Verlasso's Harmoniously Raised difference creates a better environment for fish to grow into great-tasting salmon with a shimmery quality, full fins and bright eyes. A critical aspect of the Verlasso approach protects ocean biodiversity through an innovative solution to the depletion of our world's fisheries. Specifically, Verlasso lowers the "fish in, fish out" ratio of the salmon's diet - the pounds of wild caught feeder fish needed to produce one pound of salmon - from the industry standard of 4:1 for fish oil and fish meal to 1:1 without compromising healthy levels of Omega-3s in the salmon's diet.
Verlasso and Acme collaborated to create right-sized smoked salmon options for grocery stores, delis, gourmet and specialty stores, and select catalogue and online gourmet retailers

UNITED KINGDOM
Friday, January 18, 2013

Scottish fishermen have broadly welcomed the outcome of negotiations between the EU and Norway to decide upon catching allocations for shared stocks in 2013.
The bilateral talks concluded this morning, and against a background of recovering stocks and the scientific advice, quota increases were agreed for a number of key stocks including North Sea haddock (15% increase), North Sea whiting (11%), North Sea plaice (15%), North Sea saithe (15%), and North Sea herring (18%). The North Sea cod quota remains unchanged at the 2011 level, with a facility for boats to increase their cod catch further if they participate in catch quota trials. There was also a 15% increase for West of Scotland saithe.
For mackerel, a catch limit was set that followed scientific advice and which will maintain the EU and Norway’s traditional share of the total allowable catch. This is an arrangement that will signal the resolve of the EU and Norway against the background of continuing failure to achieve an international management agreement for the stock with Iceland and the Faroes.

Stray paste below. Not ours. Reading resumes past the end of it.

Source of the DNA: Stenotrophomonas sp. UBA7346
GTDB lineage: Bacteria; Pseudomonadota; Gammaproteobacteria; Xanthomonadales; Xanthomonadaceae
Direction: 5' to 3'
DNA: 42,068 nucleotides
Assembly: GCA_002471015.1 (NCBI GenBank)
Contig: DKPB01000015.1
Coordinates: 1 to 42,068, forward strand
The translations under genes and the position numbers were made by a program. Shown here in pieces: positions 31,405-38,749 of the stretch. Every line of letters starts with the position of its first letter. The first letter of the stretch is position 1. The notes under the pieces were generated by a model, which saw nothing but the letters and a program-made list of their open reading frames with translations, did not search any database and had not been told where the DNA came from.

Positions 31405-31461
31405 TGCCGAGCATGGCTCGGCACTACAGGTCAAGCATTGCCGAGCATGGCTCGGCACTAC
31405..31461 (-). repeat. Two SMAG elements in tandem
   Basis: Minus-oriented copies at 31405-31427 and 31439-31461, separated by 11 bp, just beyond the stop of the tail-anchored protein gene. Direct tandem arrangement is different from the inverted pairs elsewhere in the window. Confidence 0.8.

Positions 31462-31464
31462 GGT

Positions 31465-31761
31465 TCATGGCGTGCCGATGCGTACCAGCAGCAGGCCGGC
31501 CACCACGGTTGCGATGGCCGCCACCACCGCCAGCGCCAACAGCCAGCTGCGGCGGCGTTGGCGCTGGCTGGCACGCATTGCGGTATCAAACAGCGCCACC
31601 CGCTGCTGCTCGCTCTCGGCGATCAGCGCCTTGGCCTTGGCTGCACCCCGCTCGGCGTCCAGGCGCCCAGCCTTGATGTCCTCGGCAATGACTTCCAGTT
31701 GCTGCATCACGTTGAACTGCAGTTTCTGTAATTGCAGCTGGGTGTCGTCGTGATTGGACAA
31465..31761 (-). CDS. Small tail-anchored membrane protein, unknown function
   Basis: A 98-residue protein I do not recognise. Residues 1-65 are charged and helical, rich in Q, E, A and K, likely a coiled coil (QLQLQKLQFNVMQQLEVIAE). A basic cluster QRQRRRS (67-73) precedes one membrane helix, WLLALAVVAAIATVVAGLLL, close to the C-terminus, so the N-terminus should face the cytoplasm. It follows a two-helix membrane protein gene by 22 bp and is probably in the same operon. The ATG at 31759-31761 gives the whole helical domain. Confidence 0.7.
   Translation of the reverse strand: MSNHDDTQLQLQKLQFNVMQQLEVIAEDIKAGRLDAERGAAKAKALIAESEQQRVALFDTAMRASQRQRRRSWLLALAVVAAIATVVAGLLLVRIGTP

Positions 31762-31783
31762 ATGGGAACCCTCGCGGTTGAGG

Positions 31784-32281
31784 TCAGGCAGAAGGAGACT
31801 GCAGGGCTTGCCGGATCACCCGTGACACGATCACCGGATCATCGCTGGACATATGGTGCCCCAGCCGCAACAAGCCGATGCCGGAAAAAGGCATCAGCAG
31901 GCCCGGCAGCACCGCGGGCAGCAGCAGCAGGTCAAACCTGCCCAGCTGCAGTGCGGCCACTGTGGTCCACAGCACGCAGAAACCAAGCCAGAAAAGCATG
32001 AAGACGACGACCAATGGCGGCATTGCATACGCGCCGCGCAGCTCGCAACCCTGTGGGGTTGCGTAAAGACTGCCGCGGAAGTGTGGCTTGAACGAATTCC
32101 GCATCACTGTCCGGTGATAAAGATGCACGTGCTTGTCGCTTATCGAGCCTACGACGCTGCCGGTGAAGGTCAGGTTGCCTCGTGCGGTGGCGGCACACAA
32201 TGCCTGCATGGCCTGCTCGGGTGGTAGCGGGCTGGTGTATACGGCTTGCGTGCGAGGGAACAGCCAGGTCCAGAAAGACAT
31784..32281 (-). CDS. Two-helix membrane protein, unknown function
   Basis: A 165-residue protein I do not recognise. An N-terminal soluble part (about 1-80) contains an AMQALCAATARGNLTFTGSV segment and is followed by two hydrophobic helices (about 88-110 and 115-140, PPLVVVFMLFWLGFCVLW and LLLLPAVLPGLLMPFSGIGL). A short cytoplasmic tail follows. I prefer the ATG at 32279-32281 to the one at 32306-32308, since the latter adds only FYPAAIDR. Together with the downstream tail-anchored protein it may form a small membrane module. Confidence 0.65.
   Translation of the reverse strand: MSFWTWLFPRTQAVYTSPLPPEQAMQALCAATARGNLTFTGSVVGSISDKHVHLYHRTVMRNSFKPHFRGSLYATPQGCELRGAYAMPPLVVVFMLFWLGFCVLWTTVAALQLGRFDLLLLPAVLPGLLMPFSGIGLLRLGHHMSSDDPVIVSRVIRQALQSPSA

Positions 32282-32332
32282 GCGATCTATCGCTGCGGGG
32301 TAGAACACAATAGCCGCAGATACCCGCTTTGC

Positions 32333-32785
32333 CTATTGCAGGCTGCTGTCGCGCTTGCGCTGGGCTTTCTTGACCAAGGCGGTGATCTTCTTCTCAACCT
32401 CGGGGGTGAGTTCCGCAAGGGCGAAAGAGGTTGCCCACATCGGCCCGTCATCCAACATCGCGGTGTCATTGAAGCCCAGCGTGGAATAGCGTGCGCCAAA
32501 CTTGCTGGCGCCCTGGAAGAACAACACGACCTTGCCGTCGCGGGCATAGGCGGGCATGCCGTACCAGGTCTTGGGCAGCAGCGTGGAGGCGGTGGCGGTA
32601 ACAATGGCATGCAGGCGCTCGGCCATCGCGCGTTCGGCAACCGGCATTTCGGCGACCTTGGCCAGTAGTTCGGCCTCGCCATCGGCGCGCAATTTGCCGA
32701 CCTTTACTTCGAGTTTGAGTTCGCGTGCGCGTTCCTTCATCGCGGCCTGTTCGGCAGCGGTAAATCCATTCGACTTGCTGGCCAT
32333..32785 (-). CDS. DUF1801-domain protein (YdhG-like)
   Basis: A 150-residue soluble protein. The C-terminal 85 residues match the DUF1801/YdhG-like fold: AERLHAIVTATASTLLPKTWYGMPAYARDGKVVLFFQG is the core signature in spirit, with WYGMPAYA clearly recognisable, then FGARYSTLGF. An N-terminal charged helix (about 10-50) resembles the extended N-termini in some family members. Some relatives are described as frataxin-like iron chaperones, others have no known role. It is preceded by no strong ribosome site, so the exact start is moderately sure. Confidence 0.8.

Source: SFF - Scottish Fishermen’s Federation

TONGA
Friday, January 18, 2013

A fishing company says the government needs to make commercial fishing cheaper for local companies in order to attract more domestic fleets.
Alatini Fisheries has held meetings with the Ministry of Agriculture, Forestry and Fisheries this week to discuss ways of attracting more fishing vessels to operate in Tonga’s waters and how to revive the industry.
The Managing Director of Alatini Fisheries, Tricia Emberson, says in the last five years there have only been two local fishing fleets licensed to operate and is recommending the government make some key changes.
“One of the big things is the consumption tax, that it be abolished. Because it’s created a huge problem since its inception. We’d look at government revising some financial incentives to perhaps attract joint venture companies. We’d also look at their charges being made on the domestic fleet be revised because they’re amongst some of the highest compared to other countries around the region.”
Tricia Emberson says has also suggested the government devise a clear, strategic license framework within a year.
Source: Radio New Zealand International